In this configuration, in some embodiments, the vessels are not in contact with the shelves, and heat is primarily transferred by radiation. In fact, low pressure, below 1 mbar, may make heat transfer by convection and conduction negligible with respect to the radiative contribution. This configuration may allow the heat to be uniformly transferred to the vessel, avoiding those issues that are typical of batch freeze-drying. Besides that, temperature and pressure gradients within the equipment may no longer represent a cause of heterogeneity in heat transfer because vessels, following the same path, experience the same identical conditions.

In this module, heat may be supplied by radiation through temperature controlled surfaces, but can potentially be transferred by using other technologies such as infrared radiation or microwave. In some embodiments, as heat is primarily transferred by radiation, the control of the temperature of the product being dried may be much easier and allows uniformity in heat transfer and, thus, in drying behavior.

The same equipment configuration may be suitable for both the primary drying module and the secondary drying module; the two modules may in some embodiments be identical but operate at different pressures and temperatures from one another.

The continuous equipment can be adapted to carry out atmospheric freeze-drying. In such cases, the primary and secondary drying modules may operate at atmospheric pressure; sublimation and desorption are promoted by exposing the product to a controlled flow of dried nitrogen, or another gas, at controlled temperature. In this last case, in some embodiments, the gas at the outlet of the drying chamber is treated in a system that removes its moisture, its temperature is adjusted through an appropriate cooling system, and finally is re-circulated in the drying chamber.

Backfill and stoppering/closing

In some embodiments, the system may comprise a module for backfilling and stoppering/closing of the vessel. In some embodiments, at the end of the secondary drying module, a piston pushes down and the stopper is placed over the vessel, sealing the vessel under vacuum conditions. In some embodiments, this procedure avoids any contamination of the product.

Design of the modules

In order to minimize the amount of space occupied by the equipment, in some embodiments, the vessels can flow within the various modules, both freezing modules and drying modules, as either a straight path, e.g. along modules 1216, 1206, 1208, 1210 in FIG. 12, or more compact paths, e.g., as depicted by directional arrows in FIG. 13 and FIG. 14.

The following examples are intended to illustrate certain embodiments of the present disclosure, but do not exemplify the full scope of the disclosure.

EXAMPLES

In this section, non-limiting examples of results that can be obtained by presently disclosed systems (e.g., continuous lyophilizers) and methods are shown.

Example 1 - Freezing

Freezing conditions may in some embodiments influence the size and the shape of frozen crystals (e.g., ice crystals) in a composition, determine the microstructure of the product (e.g., of freeze-drying), and finally, affect the intra- and inter-vessel heterogeneity within a production. Freezing may impact not only product quality but also the rate of sublimation and desorption during primary and secondary drying.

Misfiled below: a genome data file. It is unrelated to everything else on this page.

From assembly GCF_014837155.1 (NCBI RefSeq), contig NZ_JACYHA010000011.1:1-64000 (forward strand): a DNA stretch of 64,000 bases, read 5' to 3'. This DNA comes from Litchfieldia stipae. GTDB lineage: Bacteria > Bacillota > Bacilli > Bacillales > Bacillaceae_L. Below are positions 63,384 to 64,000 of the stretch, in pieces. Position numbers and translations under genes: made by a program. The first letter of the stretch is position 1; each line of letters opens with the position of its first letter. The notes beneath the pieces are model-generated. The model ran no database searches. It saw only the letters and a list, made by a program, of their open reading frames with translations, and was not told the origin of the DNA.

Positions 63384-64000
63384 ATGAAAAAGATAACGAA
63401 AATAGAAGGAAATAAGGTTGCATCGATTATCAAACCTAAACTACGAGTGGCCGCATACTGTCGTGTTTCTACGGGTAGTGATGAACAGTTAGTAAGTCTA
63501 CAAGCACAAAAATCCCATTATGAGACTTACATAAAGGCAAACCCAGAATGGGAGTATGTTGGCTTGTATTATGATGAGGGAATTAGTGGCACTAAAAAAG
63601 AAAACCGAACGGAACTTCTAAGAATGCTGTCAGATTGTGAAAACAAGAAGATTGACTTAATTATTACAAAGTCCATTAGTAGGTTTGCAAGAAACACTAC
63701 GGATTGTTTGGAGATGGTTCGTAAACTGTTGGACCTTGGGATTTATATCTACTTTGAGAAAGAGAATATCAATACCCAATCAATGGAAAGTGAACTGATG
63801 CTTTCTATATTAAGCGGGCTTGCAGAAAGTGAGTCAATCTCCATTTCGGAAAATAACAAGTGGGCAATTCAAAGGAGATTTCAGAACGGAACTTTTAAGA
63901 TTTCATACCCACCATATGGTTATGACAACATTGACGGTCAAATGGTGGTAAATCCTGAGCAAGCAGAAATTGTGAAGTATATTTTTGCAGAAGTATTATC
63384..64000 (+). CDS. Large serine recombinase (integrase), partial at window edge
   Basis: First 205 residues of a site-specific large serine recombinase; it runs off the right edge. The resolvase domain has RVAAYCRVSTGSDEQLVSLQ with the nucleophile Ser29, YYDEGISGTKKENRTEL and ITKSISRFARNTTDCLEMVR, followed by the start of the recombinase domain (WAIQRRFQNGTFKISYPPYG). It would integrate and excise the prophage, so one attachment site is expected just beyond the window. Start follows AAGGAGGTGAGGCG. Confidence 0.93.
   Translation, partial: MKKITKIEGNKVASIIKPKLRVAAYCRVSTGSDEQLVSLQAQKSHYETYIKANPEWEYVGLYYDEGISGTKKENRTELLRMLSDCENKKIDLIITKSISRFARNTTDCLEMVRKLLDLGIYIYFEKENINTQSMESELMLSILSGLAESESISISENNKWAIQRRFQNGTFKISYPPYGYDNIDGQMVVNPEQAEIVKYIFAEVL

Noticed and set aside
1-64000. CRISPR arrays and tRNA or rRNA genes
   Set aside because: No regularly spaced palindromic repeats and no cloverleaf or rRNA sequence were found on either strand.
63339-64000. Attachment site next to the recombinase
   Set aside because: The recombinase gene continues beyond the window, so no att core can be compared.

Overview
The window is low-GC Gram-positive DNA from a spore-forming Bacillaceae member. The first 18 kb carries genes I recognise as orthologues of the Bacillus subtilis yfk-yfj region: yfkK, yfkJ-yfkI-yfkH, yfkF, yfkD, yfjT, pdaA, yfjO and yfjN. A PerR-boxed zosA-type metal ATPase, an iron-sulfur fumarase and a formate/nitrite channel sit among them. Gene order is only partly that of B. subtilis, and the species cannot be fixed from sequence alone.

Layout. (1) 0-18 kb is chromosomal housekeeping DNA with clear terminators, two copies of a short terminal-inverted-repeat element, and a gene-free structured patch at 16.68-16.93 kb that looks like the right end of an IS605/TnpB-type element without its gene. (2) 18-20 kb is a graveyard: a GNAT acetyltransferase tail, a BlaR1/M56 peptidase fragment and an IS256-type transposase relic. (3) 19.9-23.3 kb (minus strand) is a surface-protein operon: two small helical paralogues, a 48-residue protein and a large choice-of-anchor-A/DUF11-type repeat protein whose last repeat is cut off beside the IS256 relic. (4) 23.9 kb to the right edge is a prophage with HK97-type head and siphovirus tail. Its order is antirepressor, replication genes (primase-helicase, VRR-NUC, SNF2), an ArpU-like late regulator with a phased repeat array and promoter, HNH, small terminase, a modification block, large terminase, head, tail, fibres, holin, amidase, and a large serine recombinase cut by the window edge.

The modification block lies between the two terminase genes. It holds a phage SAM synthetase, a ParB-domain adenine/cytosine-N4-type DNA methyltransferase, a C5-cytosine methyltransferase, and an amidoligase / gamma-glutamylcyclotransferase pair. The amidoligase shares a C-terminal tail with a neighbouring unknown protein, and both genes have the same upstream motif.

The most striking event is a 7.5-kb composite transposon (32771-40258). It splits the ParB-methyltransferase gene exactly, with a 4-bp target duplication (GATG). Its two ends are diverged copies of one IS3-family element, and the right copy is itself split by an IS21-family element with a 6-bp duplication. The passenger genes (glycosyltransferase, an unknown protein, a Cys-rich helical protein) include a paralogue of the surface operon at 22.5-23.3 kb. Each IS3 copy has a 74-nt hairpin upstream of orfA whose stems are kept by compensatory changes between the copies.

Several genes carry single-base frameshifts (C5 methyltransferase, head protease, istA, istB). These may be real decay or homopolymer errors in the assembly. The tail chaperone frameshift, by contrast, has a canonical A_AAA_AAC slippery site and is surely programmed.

Relative aspects of a reference batch process, in which vessels were loaded onto temperature-controlled shelves (and other conventional batch techniques were employed), were compared with those of a continuous-convective process using, as a model composition, aqueous solutions of excipients mannitol 5% w/w, sucrose 5% w/w, and lactose 5% w/w. In these tests, glass vials were used as vessels which were filled with 3 ml of solution. For continuous freezing, vials were lined up over a track.

FIG. 15A and FIG. 15B show examples of the results obtained. In particular, temperature trends are shown for the composition being dried, mannitol 5% w/w, for the shelves in the case of batch freezing (e.g., FIG. 15A), and for the equipment surfaces and the cryogenic gas for the continuous freezing (e.g., FIG. 15B).

Where batch freezing is used, (e.g., FIG. 15A), it was observed that the mean temperature of the composition was, as expected, between the shelf temperature and the temperature of air within the chamber. It was also observed that temperature gradients within the frozen composition were significant, between about 1 degrees Celsius and about 5 degrees Celsius depending on the filling volume, with the lowest temperature corresponding to the vial bottom and the highest temperature corresponding to the top surface of the composition. Once nucleation occurred, it was also observed that crystal growth was much faster close to the bottom of the vial with respect to the top surface of the liquid being frozen. Because of that, the ice morphology changed along the axial position of the composition.

In the case of continuous freezing, the liquid sample was prevalently cooled down by convection of a cryogenic gas, consisting of nitrogen, trapped within the freezing chamber. FIG. 15B shows the temperature evolution of a sample in a vial. In this case, all of the surfaces of the vial experienced identical conditions, because the vessels were immersed within the cryogenic gas, having uniform temperatures nearby the vial, and no contact with the shelf occurred. No preferential direction of heat removal occurred and the solution (composition) had a similar thermal history throughout the whole volume. It can thus be hypothesized that, after nucleation, crystal growth uniformly occurred within the filling volume (that is, within the volume of the composition), leading to a much more uniform product structure as discussed herein.